Your Rights…

…mean just as much as mine.  Go figure.

“We hold these truths to be self-evident, that all men are created equal, that they are endowed by their Creator with certain unalienable Rights, that among these are Life, Liberty and the pursuit of Happiness.” ~ The Declaration of Independence, 1776


“A zeal for different opinions concerning religion, concerning government, and many other points, as well of speculation as of practice; an attachment to different leaders ambitiously contending for pre-eminence and power; or to persons of other descriptions whose fortunes have been interesting to the human passions, have, in turn, divided mankind into parties, inflamed them with mutual animosity, and rendered them much more disposed to vex and oppress each other than to co-operate for their common good. So strong is this propensity of mankind to fall into mutual animosities, that where no substantial occasion presents itself, the most frivolous and fanciful distinctions have been sufficient to kindle their unfriendly passions and excite their most violent conflicts.”

~ James Madison, Federalist Paper No. 10, published 23 November 1787


Liberty is a funny thing.  The revolutionary idea that everyone is entitled to fundamental rights is still….well, revolutionary.  One would’ve hoped that almost two and a half centuries into this whole democratic republic thing, we might have actually gotten the hang of the concept.  Poor founding fathers, they really did try, it’s not their fault that the population apparently remains too ignorant to put it together.  It seems that no matter how hard you try to integrate the idea of inherent freedoms into a nation, writing it into a Declaration of Independence, codifying it as the law of the land in the Constitution, people just don’t get it.  Oh sure, they’re happy to harp on their own rights, but if you ask them to extend that thought the tiniest bit to realize the person next to them is entitled to the same exact set of rights, they go nuts over the differences between them and their fellow citizen.  You would think we’d be beyond debating at least the concept that we all should have rights that the government cannot infringe on, but alas, it seems we’re still stuck in the same exact place we started.

Here’s an intriguing concept courtesy of the American Revolution – you don’t get to write your personal opinion into law.  You know what they say about everyone having an opinion, well the crazy idea of American liberty was that you got to be entitled to your opinion, and no one could lock you up for it or abridge your right to it!  Unfortunately for all the people out there who want everyone to agree with them all the time or think only they are right, everyone else gets the same set of liberties.  Your opinion, your beliefs, your rights only go so far as they do not infringe on those of anyone else.  That is why, say, murder, is illegal, but at least under the theory of American Constitutional Law (though admittedly not always in practice), public dissent is not.  Believe me, other countries without the same set of guiding principles aren’t so gentle on that front.  The founding fathers were reacting to the ideals of the Old World that saw men locked up for disagreeing with the King.  Today, well, check out any current news on Russia or the Middle East to see what happens to people who publicly disagree with those in power or who try to promote greater fundamental freedom in societies that do not have the notion of liberty and rights at the core of their government framework.  And yet, despite seeing this around us, we are still trying to oppress one another and abridge each other’s rights!  My silly, spoiled fellow Americans – do you even understand what the Constitution and Declaration of Independence means??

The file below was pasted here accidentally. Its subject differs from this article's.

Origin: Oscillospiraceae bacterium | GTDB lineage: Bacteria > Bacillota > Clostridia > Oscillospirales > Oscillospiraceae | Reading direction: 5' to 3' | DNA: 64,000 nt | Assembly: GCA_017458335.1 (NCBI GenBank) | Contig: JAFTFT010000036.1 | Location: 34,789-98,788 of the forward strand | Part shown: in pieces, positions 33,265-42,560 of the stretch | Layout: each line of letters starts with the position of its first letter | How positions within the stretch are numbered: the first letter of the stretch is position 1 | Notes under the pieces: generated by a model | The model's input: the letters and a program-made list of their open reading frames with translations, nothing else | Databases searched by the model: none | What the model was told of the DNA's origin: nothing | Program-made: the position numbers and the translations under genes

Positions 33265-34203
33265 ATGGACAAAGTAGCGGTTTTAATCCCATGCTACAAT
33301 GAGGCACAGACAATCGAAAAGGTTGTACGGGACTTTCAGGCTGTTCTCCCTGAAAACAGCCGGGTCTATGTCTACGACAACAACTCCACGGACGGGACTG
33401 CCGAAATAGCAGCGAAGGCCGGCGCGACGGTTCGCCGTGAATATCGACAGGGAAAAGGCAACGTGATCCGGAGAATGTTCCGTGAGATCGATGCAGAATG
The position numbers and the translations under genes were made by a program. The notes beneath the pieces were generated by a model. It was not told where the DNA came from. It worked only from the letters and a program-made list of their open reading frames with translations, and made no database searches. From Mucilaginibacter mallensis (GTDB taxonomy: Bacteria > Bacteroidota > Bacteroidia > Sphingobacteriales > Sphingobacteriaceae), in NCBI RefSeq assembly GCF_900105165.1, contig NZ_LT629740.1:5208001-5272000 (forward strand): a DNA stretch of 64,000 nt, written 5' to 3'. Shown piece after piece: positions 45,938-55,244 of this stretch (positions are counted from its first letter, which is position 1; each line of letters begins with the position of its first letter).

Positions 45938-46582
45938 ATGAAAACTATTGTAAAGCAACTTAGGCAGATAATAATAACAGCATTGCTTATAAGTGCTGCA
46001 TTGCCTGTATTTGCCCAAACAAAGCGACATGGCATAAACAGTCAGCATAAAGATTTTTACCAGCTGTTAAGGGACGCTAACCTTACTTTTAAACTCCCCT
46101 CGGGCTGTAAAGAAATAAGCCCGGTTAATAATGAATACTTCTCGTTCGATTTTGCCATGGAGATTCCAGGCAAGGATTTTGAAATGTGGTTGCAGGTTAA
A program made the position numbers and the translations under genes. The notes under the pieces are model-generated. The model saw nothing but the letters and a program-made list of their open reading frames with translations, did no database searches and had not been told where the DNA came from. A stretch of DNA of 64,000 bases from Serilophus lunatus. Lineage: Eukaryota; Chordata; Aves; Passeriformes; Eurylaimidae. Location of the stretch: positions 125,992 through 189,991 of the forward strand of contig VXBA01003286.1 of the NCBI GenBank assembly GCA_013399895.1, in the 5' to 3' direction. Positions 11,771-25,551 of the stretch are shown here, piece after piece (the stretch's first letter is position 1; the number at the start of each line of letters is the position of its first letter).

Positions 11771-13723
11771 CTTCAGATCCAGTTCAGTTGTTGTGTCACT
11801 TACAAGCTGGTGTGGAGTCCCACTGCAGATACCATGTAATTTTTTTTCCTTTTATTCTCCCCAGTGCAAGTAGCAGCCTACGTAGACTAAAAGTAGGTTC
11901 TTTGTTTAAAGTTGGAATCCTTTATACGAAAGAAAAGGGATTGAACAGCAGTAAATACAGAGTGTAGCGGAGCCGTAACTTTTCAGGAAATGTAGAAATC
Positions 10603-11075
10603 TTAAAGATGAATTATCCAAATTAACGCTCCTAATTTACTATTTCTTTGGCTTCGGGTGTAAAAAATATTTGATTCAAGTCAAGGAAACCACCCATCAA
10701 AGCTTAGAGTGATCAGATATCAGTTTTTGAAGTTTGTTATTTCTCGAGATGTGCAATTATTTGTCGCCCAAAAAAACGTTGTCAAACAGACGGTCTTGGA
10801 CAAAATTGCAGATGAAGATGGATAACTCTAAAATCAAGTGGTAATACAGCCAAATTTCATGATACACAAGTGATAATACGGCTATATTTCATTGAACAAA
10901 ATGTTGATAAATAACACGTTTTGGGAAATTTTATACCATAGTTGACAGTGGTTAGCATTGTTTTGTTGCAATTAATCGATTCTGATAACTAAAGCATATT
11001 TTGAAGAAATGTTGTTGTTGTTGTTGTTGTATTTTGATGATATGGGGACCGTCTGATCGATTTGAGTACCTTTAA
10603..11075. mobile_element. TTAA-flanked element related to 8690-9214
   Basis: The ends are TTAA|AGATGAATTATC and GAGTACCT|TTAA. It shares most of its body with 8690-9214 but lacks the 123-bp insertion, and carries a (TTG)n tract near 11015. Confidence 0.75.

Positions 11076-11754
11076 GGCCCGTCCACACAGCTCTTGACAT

The Revolutionary generation worked and fought and died for a concept that we still don’t seem to understand as a nation.  We are so tied to our petty political bickering and weighed down by the immense force of our own self-centered ideas that we speak and debate and never stop to actually think.  Our liberty, our unalienable rights, our fundamental freedom as citizens only work when everyone has them.  That’s what “all men” means.  Not just me, not just you, dear Reader, not just the President, or the political party currently in power, but everyone in this nation is entitled to their rights.  And it takes everyone; me, you, Congress, the Judiciary, the President, every single citizen, to set aside our own opinions for ten seconds and acknowledge the opinions of our most different fellow citizen, to make sure our government continues to function as it should.  Our nation is ridiculously revolutionary because of this, because it demands that we as citizens look at one another and say, yes I have rights AND so does the person next to me, and it is my duty to ensure that I preserve not just my own rights but that I seek to preserve that other person’s as well, no matter how different they and their beliefs are.  The founding fathers did this, they set aside personal differences, religious ones, political opinions, all of it.  Did they debate?  Certainly, but they actually tried to come to a consensus that would preserve the most freedom and abridge the least.  We are lost.  We are lost because we no longer care for anyone but the person we see in the mirror.

Res Publica

Documentation without Representation:

The Declaration of Independence,

Federalist Paper No. 10 by James Madison,

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